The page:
Despite certain flaws, I felt that Ed McDonald's Blackwing was a promising debut. The kind of work Joe Abercrombie and Glen Cook would come up with if they ever teamed up to collaborate on a novel. And even though the second volume showed marked improvement regarding certain facets, it did suffer from some of the same shortcomings that had plagued its predecessor. In my review of Ravencry, I opined that the author needed to elevate his game if he was to finish this trilogy with panache and if he wanted to take his place among the best grimdark writers out there.

And though Crowfall isn't perfect, I feel that McDonald stepped up to the plate and delivered a compelling finale. The talent and the potential were definitely there and it was up to the author to bring it on. Which he did!

Here's the blurb:

In the third gritty installment of the Raven’s Mark series, Blackwing Captain Ryhalt Galharrow finds that all power comes with a price…

A sorcerous cataclysm has hit the Range, the final defensive line between the republic and the immortal Deep Kings.

Tormenting red rains sweep the land, new monstrosities feed on fear in the darkness, and the power of the Nameless, the gods who protect the republic, lies broken. The Blackwing captains who serve them are being picked off one by one, and even immortals have learned what it means to die. Meanwhile, the Deep Kings have only grown stronger, and they are poised to deliver a blow that will finally end the war.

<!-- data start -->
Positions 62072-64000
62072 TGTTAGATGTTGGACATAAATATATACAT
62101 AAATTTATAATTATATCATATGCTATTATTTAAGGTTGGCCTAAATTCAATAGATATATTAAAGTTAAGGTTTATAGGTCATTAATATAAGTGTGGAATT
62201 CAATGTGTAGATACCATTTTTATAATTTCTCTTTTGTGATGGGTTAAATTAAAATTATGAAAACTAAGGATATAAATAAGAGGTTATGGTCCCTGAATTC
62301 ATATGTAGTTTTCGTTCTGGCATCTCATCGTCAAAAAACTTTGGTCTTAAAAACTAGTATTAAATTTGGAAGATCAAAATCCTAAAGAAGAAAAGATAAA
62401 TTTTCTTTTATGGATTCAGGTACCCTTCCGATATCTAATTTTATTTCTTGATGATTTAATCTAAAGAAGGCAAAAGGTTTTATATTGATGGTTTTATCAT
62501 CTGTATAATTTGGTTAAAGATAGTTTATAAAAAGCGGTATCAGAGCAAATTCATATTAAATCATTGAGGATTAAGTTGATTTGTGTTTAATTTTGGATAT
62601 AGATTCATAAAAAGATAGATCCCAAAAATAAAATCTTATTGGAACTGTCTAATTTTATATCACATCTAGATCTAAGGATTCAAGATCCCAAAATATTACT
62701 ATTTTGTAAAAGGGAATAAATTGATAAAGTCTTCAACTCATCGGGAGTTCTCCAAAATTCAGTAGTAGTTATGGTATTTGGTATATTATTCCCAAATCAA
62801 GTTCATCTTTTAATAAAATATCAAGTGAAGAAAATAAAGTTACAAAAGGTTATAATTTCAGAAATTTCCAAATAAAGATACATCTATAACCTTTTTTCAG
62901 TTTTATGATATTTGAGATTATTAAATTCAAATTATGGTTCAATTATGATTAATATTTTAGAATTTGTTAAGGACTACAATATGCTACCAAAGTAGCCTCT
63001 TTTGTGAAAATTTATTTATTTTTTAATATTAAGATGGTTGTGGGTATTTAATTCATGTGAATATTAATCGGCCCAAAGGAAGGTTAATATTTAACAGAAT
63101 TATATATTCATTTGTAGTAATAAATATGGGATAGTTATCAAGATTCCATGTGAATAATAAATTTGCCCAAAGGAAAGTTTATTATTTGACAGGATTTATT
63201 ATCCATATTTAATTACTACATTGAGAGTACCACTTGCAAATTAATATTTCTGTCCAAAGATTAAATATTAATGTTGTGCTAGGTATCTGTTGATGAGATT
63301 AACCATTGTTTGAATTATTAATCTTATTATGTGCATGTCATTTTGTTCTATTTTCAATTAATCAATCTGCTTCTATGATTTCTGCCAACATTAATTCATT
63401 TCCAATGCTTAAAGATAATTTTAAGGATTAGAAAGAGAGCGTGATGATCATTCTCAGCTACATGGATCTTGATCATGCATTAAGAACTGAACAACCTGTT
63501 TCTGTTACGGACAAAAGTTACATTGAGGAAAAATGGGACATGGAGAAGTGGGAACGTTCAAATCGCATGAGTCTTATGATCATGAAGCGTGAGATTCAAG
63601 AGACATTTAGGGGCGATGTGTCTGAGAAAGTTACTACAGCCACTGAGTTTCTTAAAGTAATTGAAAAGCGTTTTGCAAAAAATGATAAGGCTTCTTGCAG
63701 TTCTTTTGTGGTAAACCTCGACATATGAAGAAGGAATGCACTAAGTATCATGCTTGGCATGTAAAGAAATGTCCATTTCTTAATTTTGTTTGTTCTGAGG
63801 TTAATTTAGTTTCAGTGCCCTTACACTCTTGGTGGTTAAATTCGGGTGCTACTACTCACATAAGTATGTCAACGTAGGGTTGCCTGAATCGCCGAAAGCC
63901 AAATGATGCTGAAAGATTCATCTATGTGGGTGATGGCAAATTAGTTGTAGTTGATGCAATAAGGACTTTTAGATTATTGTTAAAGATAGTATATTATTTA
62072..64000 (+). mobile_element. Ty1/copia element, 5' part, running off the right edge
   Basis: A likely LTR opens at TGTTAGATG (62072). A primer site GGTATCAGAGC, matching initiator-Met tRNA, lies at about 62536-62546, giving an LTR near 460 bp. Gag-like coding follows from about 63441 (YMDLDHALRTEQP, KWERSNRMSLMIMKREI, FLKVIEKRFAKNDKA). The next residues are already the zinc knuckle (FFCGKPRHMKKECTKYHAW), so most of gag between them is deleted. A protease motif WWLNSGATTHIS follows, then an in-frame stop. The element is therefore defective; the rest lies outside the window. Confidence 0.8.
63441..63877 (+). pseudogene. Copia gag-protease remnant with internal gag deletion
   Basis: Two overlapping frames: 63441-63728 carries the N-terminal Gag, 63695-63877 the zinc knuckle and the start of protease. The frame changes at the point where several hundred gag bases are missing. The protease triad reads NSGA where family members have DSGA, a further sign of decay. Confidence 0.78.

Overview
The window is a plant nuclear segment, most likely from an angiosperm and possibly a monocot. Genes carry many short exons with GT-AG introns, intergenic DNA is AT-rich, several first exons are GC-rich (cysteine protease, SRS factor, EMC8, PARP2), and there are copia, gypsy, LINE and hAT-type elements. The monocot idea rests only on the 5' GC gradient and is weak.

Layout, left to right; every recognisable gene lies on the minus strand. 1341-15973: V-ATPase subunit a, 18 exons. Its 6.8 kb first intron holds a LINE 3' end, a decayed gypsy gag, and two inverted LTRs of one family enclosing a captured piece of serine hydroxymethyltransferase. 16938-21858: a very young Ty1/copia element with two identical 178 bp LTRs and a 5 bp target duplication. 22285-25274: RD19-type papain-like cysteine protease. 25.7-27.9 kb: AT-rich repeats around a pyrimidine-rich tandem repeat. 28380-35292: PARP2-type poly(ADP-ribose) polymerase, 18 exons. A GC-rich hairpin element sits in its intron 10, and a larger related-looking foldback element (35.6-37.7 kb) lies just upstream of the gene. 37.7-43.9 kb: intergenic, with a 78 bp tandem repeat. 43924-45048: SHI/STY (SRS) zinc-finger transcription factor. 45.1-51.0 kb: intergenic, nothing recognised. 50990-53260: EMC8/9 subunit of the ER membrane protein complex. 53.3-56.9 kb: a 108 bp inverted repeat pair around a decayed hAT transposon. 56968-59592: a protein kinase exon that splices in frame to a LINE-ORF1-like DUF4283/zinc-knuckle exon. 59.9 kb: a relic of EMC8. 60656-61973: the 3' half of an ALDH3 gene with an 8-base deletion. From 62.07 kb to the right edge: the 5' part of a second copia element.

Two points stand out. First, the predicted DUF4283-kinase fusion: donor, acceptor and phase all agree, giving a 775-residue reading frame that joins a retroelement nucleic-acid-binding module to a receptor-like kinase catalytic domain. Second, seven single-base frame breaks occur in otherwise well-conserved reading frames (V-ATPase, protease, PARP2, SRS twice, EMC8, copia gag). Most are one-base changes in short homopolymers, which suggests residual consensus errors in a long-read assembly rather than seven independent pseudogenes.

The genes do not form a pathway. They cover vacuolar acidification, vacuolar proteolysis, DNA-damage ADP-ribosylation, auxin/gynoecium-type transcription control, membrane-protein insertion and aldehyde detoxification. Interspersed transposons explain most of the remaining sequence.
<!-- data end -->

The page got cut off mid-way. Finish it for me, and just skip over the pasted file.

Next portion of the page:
Ryhalt Galharrow stands apart from it all.

He has been deeper into the wasteland known as the Misery than ever before. It has grown within him–changed him–and now the ghosts of his past, formerly confined to the Misery, walk with him everywhere.

They will even follow him–and the few surviving Blackwing captains–on one final mission into the darkness.

Although McDonald doesn't divulge as much information as I would have liked, the worldbuilding was once again my favorite aspect of this book. As mentioned in my previous reviews, I love the concept behind the Misery, a dangerous post-apocalyptic wasteland where reality itself unraveled when a magical weapon detonated. In Ravencry, the author took Galharrow to the very heart of it. All the way to the Endless Devoid, the epicenter of the Misery. The place where the Heart of the Void created a fault line in existence. And the Misery's taint changed Galharrow in a profound way. More than we saw in that novel, I believed. And I was right. By the beginning of Crowfall, the Blackwing captain has spent the better part of six years living in isolation and traveling the length and breadth of the Misery. The man is part of it and the Misery is now part of him as well.